Fact Friday 97 – The Great Flood

Fact Friday 97 – The Great Flood

Happy Friday everyone!


When 22 inches of rain hit the North Carolina mountains in mid July (July 16) 1916, something was bound to happen below. A fierce storm with high winds blew in from the Atlantic near Charleston. The tropical hurricane hit Charlotte with 50 mile an hour winds, blowing away roots and snapping off and up turning trees. “The next morning the city look like a cyclone head hit,” wrote W. M. Bell of Charlotte. The Washington weather bureau warned that Charleston was in the storms direct path, but it veered inland, with Piedmont and western North Carolina in its direct path, and then hurtled west without warning toward Asheville. In hours, every stream became a raging river plunging toward the Piedmont like an unending flood. Whole towns and factories disappeared into the torrent.

All the people could do after they fled to safety was watch their homes and towns wash away.

A river claimed the remaining railroad span in Asheville shortly after this photo was taken in 1916.


The Greensboro daily news reported that one man standing on his porch above Reddies River saw nine of his neighbors’ homes move and float downriver:


In all the valleys and coves the loss is clean, nothing of vegetation or buildings is left, and one familiar with this mountain country knows that most of the houses are pitched in the valleys and streams… for the convenience of the springs… In places acres have moved down the mountains, uprooting trees and clearing all growth… In Hickory, the three year-old child of W.M. Clark was swept from his father’s arms and drowned.


Landslides left this railroad track suspended in mid-air, but these daring men still stood on the rails for a photo.

In Belmont, a mill village just west of Charlotte, 18 people perished when the Catawba River took the trestle. At one crossing, officials parked a train engine in the middle of the river bridge hoping that it’s wait would hold it but it was swept away. A 5000 spindle mill at Monbo, near Rock Hill, was never seen again. After three days of rain, not a bridge or trestle was left crossing the Catawba. The flood crested 55 feet above the rivers normal height. The receding Catawba revealed 350 bales of ruined long-staple cotton valued at $30,000 piled in a ravine near the Manbo Mills, north of Charlotte. “Buck” Duke and engineer William S. Lee stood in the rain at Great Falls, watching helplessly as brown water covered huge generators. Only after several days did the plant dry out enough to work again.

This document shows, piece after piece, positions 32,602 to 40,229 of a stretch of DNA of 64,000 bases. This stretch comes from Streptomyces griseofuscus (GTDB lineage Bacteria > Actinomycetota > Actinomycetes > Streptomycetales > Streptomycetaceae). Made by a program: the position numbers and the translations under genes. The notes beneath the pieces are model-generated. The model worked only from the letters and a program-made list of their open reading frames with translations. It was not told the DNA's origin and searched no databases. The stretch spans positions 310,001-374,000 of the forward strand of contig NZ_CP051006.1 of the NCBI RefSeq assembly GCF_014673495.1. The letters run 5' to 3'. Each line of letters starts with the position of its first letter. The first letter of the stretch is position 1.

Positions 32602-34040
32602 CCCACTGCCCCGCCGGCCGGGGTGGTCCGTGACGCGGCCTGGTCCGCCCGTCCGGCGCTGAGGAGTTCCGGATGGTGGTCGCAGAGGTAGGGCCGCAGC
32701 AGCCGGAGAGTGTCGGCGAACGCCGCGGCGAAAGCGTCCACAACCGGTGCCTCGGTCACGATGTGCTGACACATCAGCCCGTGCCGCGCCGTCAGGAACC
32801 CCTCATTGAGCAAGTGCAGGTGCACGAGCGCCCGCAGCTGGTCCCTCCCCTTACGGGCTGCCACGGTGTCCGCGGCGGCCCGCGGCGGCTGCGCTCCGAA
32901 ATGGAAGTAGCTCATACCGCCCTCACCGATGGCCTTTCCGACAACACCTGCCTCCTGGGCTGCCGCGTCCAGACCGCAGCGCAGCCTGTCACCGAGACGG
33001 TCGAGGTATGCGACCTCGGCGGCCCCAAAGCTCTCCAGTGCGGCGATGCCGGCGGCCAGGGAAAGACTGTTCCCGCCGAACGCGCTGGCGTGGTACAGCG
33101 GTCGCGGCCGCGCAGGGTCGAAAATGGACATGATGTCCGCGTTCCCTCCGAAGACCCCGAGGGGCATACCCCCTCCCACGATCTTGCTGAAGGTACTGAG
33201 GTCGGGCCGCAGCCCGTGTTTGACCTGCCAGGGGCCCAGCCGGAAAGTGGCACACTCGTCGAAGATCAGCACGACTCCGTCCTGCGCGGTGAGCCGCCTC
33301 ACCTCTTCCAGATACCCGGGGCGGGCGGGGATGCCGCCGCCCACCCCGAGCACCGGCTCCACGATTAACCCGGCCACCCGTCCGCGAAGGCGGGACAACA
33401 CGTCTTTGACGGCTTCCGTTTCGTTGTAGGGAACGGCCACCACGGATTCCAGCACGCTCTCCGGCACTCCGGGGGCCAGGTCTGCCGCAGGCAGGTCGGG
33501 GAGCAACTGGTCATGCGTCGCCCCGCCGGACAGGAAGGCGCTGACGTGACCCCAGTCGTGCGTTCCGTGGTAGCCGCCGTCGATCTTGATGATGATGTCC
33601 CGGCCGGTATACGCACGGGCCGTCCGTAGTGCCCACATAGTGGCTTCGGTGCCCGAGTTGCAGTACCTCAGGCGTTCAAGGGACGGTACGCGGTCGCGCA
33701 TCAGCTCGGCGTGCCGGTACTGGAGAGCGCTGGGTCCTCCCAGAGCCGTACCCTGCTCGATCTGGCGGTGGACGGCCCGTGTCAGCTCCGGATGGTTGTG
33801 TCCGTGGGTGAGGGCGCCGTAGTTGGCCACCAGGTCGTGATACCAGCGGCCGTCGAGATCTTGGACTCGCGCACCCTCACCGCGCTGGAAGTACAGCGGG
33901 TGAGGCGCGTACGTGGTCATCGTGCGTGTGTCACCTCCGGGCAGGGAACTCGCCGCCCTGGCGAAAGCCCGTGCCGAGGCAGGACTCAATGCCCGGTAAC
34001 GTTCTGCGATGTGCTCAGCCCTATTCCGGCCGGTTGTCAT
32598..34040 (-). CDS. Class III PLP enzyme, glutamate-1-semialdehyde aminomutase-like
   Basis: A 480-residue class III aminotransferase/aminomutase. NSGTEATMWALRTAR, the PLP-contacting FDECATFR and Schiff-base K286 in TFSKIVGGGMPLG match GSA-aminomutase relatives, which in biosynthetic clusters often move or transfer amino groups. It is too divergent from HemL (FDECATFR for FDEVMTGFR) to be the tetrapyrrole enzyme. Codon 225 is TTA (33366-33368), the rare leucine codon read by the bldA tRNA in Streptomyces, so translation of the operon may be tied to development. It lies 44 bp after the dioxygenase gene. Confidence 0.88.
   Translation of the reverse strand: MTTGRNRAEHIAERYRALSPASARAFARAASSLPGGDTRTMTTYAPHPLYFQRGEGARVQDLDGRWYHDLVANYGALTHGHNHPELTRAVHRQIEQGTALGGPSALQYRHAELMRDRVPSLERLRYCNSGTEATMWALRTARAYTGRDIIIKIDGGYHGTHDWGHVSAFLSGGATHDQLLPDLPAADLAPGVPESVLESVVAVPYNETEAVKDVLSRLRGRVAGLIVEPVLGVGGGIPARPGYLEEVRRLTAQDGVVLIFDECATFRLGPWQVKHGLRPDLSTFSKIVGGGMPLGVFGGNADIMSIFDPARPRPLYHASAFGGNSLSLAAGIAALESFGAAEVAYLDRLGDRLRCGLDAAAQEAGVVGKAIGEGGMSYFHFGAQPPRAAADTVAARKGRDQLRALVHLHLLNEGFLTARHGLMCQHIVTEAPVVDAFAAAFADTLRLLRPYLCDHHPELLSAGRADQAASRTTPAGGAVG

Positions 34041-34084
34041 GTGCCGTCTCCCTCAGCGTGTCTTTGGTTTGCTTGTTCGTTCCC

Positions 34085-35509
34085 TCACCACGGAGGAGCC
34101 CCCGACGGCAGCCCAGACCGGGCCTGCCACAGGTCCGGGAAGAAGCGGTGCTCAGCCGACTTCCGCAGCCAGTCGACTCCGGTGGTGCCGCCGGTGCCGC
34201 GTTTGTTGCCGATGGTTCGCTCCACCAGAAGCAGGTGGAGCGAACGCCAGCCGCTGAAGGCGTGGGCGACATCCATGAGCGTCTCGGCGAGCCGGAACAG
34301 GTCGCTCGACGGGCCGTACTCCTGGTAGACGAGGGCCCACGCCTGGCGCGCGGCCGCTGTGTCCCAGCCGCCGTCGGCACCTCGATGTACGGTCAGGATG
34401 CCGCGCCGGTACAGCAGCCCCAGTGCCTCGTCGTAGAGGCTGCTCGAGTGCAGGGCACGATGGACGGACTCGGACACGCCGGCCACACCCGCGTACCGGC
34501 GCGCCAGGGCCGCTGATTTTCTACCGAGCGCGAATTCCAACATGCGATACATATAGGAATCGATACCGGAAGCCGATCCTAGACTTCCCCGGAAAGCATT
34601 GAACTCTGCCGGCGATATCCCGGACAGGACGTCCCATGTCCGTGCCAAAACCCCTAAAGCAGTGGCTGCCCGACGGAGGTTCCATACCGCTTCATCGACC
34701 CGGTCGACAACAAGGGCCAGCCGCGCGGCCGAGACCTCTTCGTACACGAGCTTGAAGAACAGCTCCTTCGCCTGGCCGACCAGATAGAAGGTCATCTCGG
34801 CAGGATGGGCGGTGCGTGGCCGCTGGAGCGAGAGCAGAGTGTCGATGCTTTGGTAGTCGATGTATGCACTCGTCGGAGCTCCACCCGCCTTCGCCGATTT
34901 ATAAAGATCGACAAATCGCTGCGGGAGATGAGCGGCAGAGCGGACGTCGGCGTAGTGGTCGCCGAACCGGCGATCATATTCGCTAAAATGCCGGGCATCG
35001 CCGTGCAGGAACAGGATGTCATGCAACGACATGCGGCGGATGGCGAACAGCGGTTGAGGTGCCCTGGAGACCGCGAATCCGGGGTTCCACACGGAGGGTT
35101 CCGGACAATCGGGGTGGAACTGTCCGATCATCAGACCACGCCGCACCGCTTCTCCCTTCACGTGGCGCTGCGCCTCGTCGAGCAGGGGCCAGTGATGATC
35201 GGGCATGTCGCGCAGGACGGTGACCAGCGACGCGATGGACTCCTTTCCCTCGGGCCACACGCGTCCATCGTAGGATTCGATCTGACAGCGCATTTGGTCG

The remains of the railroad trestle at Nations Ford near Rock Hill, S.C. Following the flood, the trestle, constructed in 1852, was rebuilt on the original stone pillars shown here.

8 Facts about the Great Flood


  • The 22.22 inches that drenched Altapass, a community in the mountains of Mitchell County, beginning July 15, 1916, was the heaviest 24-hour rainfall ever recorded in the U.S. at that time. It is still the state record.
  • Back-to-back hurricanes, which triggered the 1916 flood, soaked the N.C. mountains again in 2004. Hurricane Frances dropped 18.1 inches in Linville Falls, in Burke County. Nine days later, Ivan rained 17 inches on Cruso, west of Asheville. Eleven people died in the storms, which left nearly $200 million in damage.

  • Farmers were hit hardest by flooding. “It not only put many farmers out of business for that year but for many years, because it washed away so much topsoil,” said Michael Hill, historical research supervisor for the N.C. Office of Archives and History.

  • Conservationists blamed intensive logging for increased flooding. Their pressure on Congress resulted in the Weeks Act, passed in 1911, which gave the federal government authority to protect forests in the East. The first acreage to be bought under the act, in 1916, became the 500,000-acre Pisgah National Forest in western North Carolina.

  • The flood left scarcely a mile of railroad track between Statesville and Asheville undamaged. Out-of-work farmers, mill workers and laborers flocked to construction camps set up by Southern Railway, which paid room, board and $1.50 a day. Most lines were operating again by September.

  • When the flood knocked out a Southern Power Co. hydroelectric power plant in Great Falls, S.C., Charlotte and cotton mills far up the Catawba lost electricity. Within hours, the company that would become Duke Energy rerouted power from 600 miles away in Tallulah Falls, Ga.

  • By August 1916, Southern Power was working west of Morganton on a solution to control future floods: Three massive dams across the headwaters of the Catawba. The dams created Lake James.

  • Congress appropriated $540,000 for states affected by flooding, and a state relief committee collected $75,000 in donations. Across the region, towns held fund-raising concerts, movies and picnics. Banks, groceries and hardware stores offered discounts to help their customers recover.

 Until next week!




Email me at chris@704Shop.com if you have interesting Charlotte facts you’d like to share or just to provide feedback!


Information taken from:


Charlotte North Carolina: A Brief History, Mary Kratt, 2009


8 Things to Know About North Carolina’s Great Flood of 1916, Bruce Henderson, CharlotteObserver.com, 7/15/2016.


Hell and High Water: The Flood of 1916, Heidi Coryell Williams, OurState.com



“We have to do with the past only as we can make it useful to the present and the future.” – Frederick Douglass




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